“kms:RevokeGrant”,
                “kms:CreateGrant”,
                “kms:ListGrants”
            ],
            “Resource”: “<KMS key arn in account B>”,
            “Condition”: {
                “Bool”: {
                    “kms:GrantIsForAWSResource”: true
                }
            }
        },
        {
            “Sid”: “VisualEditor1”,
            “Effect”: “Allow”,
            “Action”: [
                “kms:Decrypt”,
                “kms:Encrypt”,
                “kms:DescribeKey”
            ],
            “Resource”: “<KMS key arn in account B>”
        },
        {
            “Sid”: “VisualEditor2”,
            “Effect”: “Allow”,
            “Action”: [
                “kms:GenerateDataKey”,
                “kms:ReEncryptTo”,
                “kms:ReEncryptFrom”
            ],
            “Resource”: “*”
        }
    ]
}

Add the following AWS managed policy as well:

 

AmazonS3FullAccess

Under the trust relationship section, add the following policy:

{
    “Version”: “2012-10-17”,
    “Statement”: [
        {
            “Effect”: “Allow”,
            “Principal”: {
                “Service”: “codepipeline.amazonaws.com”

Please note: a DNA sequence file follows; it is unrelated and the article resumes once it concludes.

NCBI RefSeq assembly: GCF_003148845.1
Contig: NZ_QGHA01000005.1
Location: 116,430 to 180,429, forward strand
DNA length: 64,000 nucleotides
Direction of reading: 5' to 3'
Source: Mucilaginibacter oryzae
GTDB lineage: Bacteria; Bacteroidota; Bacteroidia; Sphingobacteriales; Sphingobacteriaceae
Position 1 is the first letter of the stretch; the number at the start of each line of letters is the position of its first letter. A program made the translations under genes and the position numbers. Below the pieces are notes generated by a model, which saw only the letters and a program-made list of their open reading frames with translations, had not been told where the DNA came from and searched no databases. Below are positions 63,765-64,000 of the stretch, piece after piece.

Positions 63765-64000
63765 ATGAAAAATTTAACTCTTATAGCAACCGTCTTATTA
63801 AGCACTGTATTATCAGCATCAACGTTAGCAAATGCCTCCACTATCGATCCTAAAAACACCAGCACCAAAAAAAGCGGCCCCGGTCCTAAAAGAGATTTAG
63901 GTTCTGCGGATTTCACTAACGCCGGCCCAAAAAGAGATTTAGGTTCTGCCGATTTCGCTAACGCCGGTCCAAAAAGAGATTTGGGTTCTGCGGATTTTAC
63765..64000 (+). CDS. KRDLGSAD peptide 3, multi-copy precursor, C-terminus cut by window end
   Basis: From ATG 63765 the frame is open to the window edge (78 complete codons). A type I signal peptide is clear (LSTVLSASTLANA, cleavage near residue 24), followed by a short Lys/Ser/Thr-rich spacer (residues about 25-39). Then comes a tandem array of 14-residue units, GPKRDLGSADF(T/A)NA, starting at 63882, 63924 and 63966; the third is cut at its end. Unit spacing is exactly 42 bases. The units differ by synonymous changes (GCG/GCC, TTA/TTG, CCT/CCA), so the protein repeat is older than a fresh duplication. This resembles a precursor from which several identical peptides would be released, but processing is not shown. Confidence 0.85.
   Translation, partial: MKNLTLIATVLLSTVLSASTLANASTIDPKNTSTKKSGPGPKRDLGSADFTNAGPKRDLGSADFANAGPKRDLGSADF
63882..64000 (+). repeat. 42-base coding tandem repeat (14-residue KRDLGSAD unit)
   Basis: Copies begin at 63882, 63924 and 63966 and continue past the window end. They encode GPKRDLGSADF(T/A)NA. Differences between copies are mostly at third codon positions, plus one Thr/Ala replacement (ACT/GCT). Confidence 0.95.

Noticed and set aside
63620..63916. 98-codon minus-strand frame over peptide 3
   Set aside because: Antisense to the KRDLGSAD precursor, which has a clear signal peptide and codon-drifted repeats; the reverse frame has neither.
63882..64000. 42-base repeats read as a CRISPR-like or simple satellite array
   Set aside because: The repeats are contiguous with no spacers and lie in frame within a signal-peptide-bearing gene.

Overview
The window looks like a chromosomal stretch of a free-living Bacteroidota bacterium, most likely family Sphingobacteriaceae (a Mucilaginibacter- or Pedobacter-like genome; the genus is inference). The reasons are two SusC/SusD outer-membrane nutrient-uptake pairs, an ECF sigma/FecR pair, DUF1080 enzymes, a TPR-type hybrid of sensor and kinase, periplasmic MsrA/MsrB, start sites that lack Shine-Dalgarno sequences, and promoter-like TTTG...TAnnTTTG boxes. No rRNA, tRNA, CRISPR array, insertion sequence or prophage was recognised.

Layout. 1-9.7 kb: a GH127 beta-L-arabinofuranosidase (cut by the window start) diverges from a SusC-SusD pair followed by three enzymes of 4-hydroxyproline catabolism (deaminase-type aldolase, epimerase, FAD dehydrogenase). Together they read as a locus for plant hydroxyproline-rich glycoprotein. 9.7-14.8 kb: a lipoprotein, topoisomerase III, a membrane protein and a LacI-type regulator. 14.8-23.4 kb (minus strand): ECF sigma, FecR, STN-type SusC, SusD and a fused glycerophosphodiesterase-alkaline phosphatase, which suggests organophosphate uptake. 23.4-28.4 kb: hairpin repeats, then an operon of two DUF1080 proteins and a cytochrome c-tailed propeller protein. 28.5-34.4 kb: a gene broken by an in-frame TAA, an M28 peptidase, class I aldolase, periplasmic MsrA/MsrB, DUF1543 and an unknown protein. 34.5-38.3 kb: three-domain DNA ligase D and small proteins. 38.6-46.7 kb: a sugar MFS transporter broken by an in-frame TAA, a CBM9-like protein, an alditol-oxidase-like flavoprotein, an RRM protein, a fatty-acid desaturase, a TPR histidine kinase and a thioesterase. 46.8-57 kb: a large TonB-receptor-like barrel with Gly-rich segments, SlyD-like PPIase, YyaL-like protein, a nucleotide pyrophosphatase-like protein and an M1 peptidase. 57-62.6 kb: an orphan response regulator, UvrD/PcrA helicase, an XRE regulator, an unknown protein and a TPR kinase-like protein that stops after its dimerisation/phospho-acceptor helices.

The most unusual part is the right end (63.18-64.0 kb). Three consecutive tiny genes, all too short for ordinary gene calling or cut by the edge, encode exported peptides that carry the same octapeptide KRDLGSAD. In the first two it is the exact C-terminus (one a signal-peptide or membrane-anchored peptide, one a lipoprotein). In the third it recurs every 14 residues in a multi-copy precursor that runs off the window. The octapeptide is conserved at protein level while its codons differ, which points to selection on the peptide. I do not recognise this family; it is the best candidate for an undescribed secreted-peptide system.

},
            “Action”: “sts:AssumeRole”
        }
    ]
}

After the above steps are completed, the mock pipeline must be updated through the CLI. In order to do that, configure the CLI with Account B configurations and extract the JSON file for the mock pipeline.

10. Run the following command in the CLI to extract the JSON file:

 

$ aws codepipeline get-pipeline –name “<name of the pipeline>” > “<path of the file>”/”<name of the file>”.json

 

11. Once the JSON file is extracted, edit the file in the file editor of your choice as shown below:

{
   “pipeline”: {
       “name”: “<name of the dummy pipeline in account B>”,
       “roleArn”: “<pipeline role arn>”,
       “artifactStore”: {
           “type”: “S3”,
           “location”: “<bucket name>”,
   ##—–> Add the below section to provide the KMS key <—-##
  “encryptionKey”: {
               “id”: “<KMS key arn of account B>”,
               “type”: “KMS”
           }
       },
       “stages”: [
           {
               “name”: “Source”,